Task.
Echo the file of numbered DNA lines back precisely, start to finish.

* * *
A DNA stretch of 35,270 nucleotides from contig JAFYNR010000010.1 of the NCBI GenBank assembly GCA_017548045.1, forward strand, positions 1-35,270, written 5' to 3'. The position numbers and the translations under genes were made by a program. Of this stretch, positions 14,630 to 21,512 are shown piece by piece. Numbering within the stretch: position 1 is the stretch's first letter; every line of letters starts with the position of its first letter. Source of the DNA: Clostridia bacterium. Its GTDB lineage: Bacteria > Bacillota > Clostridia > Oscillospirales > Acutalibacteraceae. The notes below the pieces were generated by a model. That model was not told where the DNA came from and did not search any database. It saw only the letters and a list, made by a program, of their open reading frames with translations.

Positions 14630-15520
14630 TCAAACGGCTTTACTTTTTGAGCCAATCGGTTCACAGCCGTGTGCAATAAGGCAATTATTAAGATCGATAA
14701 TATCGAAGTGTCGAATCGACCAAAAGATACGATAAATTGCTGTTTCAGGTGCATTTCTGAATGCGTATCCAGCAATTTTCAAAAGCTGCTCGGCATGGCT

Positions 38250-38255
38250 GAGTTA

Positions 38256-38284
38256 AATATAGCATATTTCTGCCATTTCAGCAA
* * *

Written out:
A DNA stretch of 35,270 nucleotides from contig JAFYNR010000010.1 of the NCBI GenBank assembly GCA_017548045.1, forward strand, positions 1-35,270, written 5' to 3'. The position numbers and the translations under genes were made by a program. Of this stretch, positions 14,630 to 21,512 are shown piece by piece. Numbering within the stretch: position 1 is the stretch's first letter; every line of letters starts with the position of its first letter. Source of the DNA: Clostridia bacterium. Its GTDB lineage: Bacteria > Bacillota > Clostridia > Oscillospirales > Acutalibacteraceae. The notes below the pieces were generated by a model. That model was not told where the DNA came from and did not search any database. It saw only the letters and a list, made by a program, of their open reading frames with translations.

Positions 14630-15520
14630 TCAAACGGCTTTACTTTTTGAGCCAATCGGTTCACAGCCGTGTGCAATAAGGCAATTATTAAGATCGATAA
14701 TATCGAAGTGTCGAATCGACCAAAAGATACGATAAATTGCTGTTTCAGGTGCATTTCTGAATGCGTATCCAGCAATTTTCAAAAGCTGCTCGGCATGGCT

Positions 38250-38255
38250 GAGTTA

Positions 38256-38284
38256 AATATAGCATATTTCTGCCATTTCAGCAA